Corsair RM750 750W 80+ Gold Modular PSU Review
Published: 18th June 2019 | Source: Corsair | Price: |
A lot of time has passed since Corsair launched its original RM series of power supplies, so much so that many of these units are now at the end of their five-year warranties. So what's new with Corsair's 2019 edition RM series PSUs? For starters, we have to talk about voltage ripple. This is an area where the new RM series excels, at least when compared to other high-spec units, such as the ROG Thor series.
When compared to the old RM series we also see a doubling of the series' warranties from 5 years, for the 2014 models, to 10 years on Corsair's new 2019 offerings, a change which acts as a testament to the reliability of most modern power supply units. Corsair has also given its new RM series a neat monotone colour scheme, which serves the unit well by allowing it to blend in seamlessly with most modern PCs, a factor which infuriated users of the old RM series, thanks to its orangy-yellow accents.
Moving back to the topic of ripple, we must mention that while Corsair has delivered an outstanding level of change since the release of their original RM series units, the new RM series sits behind Corsair's more recent RMx and RMi series units. We can put this change down to one factor, missing cable-mounted capacitors. This design feature is what has allowed Corsair to lead our voltage ripple charts for years now, and it is missing from the new RM750.
At its core, the 2019 RM750 is designed to act as a more budget-friendly entry into the world of 80+ Gold fully modular power supplies, and the simple fact of the matter is that Corsair knows how to control the voltage ripple of their units. For £100 Corsair can compete with the more expensive ROG Thor series in terms of voltage ripple, and that is a testament to how good Corsair is at designing their PSUs. Sadly, we know Corsair can do better, as we have seen with their RMx and RMi series units, leaving us both impressed and unsatisfied with the 2019 RM series.
Thankfully, Corsair's 2019 RM series can be used with Type4 Gen4 replacement cables, which include built-in capacitors, enabling the new RM series to be upgraded to deliver RMx and RMi levels of ripple performance. Corsair made its new RM series units to reach a specific price point, which leaves us with mixed feelings about the unit as a whole.
There are two ways of looking at Corsair's new RM series, as a modern take on the original RM, or as a price-reduced version of Corsair's newer RMx and RMi series units, and having tested both groups of PSUs over the years, we lean more towards the latter camp. As such, we think it's brave of Corsair to release their new RM series, as it makes some sacrifices to give their customers a cheaper entry into the world of fully-modular, gold rated PSUs.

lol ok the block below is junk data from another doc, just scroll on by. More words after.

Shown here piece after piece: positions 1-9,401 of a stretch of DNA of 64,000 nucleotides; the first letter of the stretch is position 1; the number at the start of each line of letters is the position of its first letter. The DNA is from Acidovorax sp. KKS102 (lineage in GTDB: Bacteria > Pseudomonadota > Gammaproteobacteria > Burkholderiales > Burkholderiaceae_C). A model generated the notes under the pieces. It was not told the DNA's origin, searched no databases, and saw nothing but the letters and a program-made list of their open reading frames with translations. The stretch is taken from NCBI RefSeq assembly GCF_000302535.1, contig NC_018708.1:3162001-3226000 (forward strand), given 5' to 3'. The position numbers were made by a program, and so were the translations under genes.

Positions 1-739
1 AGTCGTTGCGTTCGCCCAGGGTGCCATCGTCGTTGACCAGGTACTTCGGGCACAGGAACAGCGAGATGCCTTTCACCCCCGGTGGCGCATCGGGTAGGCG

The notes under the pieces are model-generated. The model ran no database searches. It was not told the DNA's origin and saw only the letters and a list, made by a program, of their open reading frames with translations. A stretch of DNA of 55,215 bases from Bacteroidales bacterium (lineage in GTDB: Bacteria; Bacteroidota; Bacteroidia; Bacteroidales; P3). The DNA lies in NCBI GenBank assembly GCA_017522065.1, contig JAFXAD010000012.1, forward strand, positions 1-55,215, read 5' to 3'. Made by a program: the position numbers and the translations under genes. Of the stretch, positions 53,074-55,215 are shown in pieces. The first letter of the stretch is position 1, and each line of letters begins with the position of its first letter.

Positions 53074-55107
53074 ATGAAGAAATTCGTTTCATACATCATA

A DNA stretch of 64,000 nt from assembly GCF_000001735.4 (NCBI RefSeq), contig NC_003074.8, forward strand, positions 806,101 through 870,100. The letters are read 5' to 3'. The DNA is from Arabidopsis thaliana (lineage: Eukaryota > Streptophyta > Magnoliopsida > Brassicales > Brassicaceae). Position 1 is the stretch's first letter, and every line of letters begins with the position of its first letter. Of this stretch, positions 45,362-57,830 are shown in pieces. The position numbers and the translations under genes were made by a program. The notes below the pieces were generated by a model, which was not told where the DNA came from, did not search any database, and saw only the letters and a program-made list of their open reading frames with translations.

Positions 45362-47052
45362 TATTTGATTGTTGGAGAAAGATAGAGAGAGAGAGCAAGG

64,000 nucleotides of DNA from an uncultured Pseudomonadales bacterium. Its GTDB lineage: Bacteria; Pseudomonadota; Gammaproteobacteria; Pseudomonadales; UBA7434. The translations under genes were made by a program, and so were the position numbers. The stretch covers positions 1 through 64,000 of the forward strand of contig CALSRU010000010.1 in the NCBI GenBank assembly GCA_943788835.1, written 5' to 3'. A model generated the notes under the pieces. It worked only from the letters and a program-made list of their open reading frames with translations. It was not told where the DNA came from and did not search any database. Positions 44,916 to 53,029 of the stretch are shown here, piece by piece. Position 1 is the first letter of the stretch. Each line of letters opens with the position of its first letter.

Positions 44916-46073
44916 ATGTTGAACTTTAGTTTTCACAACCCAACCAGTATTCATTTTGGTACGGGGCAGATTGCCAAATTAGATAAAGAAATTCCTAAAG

When compared to the RMi, we can see two main areas were Corsair have cut back, aside from the obvious exclusion of Corsair Link functionality, which is also missing from the RMx series. First up there's packaging, lacking the premium bags for both the RM's cables and the PSU itself, increased having been replaced by a cardboard cable box and a plastic covering for the main PSU unit. This downside is easy to dismiss, as who needs a premium unboxing experience? We are happy to see cutbacks here, as it preserves the PSU's components from the cutting-room floor.
The other area where Corsair has cut-back is in the RM750's cables, which, as we have mentioned previously, lack in-line capacitors and as such harm the RM750's voltage ripple performance when compared to its RMx and RMi series equivalents in our testing. Even so, the unit remains competitive with many other premium designs, including the ROG Thor series.
The 2019 RM750 leaves us with mixed feelings. Yes, this is a solid unit, offering competitive performance with many more premium offerings, and ships at a reasonable price at £100, but at its core it is what it is, a price-cut RMx series unit. We will admit that the 2019 RM series offers ripple performance that's more than good enough for any modern PC, but at the same time, we cannot look at this change and be overly impressed. There isn't much innovation with this release, but that isn't necessarily a bad thing.
While a lot of this conclusion may sound negative, we will end by saying that Corsair's RM750 is a great power supply, especially given its pricing. The only problem with the unit is that it hasn't made any real steps forward when compared to some of Corsair's other offerings, namely the RMx and RMi series. There is no "wow factor" here, but Corsair's 80+ Gold Rated RM750 fully modular power supply will leave OC3D with our seal of approval.